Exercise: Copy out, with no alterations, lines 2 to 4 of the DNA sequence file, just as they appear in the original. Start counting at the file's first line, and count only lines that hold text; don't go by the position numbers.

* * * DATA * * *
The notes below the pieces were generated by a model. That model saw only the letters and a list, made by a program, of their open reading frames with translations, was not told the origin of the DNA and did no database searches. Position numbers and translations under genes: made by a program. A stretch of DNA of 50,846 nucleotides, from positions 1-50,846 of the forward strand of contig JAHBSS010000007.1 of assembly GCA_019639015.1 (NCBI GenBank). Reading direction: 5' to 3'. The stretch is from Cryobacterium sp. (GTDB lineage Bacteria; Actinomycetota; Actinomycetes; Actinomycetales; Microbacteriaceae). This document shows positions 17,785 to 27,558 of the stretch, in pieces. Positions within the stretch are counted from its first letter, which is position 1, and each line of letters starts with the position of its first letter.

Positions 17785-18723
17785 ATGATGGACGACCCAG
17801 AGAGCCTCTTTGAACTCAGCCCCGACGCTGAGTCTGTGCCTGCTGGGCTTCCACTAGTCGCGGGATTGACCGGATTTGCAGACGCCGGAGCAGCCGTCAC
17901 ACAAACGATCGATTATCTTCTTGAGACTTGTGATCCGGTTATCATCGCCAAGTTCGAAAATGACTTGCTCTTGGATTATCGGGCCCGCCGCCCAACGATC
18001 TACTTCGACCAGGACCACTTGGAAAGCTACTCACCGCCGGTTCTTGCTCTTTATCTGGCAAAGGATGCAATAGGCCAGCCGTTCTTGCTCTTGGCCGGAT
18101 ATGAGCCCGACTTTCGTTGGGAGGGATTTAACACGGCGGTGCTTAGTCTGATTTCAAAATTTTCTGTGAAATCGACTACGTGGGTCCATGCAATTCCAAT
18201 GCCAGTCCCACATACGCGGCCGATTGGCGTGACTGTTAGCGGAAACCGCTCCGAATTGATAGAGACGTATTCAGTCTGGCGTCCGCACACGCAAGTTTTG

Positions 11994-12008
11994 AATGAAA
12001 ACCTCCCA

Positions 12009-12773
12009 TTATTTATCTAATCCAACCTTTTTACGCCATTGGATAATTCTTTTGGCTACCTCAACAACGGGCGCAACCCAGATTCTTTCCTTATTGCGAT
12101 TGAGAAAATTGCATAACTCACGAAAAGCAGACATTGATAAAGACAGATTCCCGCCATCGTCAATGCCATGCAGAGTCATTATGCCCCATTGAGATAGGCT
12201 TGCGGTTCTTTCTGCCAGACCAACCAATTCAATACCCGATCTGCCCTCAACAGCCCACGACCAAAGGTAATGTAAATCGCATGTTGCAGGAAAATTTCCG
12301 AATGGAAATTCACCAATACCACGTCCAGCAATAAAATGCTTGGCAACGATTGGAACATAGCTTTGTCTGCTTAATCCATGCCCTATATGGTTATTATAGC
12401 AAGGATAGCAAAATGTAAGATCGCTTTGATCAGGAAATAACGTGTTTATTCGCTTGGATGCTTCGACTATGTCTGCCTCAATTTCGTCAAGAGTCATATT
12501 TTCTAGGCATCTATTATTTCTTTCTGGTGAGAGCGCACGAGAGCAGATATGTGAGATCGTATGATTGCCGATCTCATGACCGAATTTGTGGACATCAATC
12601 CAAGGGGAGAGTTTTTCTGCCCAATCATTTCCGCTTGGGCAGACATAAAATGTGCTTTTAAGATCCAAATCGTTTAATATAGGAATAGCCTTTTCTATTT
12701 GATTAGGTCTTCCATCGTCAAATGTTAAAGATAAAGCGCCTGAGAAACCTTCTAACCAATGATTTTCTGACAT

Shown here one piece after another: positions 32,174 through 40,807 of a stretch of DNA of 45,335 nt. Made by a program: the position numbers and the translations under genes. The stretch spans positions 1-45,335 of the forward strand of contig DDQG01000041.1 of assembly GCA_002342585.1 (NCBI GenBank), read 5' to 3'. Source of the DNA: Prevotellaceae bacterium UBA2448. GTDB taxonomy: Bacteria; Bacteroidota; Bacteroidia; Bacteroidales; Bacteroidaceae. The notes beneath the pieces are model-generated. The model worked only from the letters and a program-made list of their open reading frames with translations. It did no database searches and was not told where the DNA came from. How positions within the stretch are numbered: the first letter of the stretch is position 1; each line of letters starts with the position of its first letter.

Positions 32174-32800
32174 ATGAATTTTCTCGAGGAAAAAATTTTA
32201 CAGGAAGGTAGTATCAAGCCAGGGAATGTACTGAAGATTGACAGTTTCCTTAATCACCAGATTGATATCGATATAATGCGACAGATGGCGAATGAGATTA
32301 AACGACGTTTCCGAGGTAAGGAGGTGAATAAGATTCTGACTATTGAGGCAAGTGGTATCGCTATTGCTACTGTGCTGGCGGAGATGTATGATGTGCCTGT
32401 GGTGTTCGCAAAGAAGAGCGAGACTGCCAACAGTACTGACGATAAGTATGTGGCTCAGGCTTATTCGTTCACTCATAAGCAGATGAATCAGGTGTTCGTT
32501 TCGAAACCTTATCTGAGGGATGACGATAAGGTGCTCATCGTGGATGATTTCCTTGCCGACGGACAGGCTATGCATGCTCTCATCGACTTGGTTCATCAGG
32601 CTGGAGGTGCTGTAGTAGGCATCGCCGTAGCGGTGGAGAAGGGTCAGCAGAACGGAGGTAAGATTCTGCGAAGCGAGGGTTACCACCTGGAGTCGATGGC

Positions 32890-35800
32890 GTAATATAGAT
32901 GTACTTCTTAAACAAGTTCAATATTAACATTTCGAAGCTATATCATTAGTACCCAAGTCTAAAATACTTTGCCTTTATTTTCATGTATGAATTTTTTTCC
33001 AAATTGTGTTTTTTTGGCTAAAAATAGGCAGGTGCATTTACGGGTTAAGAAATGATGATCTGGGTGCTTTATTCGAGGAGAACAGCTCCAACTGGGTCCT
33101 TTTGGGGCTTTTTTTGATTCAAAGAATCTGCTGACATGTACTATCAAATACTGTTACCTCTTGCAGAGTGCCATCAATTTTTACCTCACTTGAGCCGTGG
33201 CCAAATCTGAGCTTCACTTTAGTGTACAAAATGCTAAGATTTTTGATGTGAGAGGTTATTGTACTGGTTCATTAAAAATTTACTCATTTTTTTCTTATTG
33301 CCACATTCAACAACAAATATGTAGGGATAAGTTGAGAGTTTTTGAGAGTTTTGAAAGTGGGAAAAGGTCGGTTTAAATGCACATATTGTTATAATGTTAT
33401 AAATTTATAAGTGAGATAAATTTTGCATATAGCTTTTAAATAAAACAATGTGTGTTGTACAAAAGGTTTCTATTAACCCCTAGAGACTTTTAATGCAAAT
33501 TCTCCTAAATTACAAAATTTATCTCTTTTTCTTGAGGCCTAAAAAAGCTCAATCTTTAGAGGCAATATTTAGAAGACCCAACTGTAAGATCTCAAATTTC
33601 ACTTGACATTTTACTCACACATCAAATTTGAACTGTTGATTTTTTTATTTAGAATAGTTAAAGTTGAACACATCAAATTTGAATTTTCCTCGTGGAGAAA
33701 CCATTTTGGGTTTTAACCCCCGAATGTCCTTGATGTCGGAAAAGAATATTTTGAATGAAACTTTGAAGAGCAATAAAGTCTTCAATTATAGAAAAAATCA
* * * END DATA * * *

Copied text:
Positions 17785-18723
17785 ATGATGGACGACCCAG
17801 AGAGCCTCTTTGAACTCAGCCCCGACGCTGAGTCTGTGCCTGCTGGGCTTCCACTAGTCGCGGGATTGACCGGATTTGCAGACGCCGGAGCAGCCGTCAC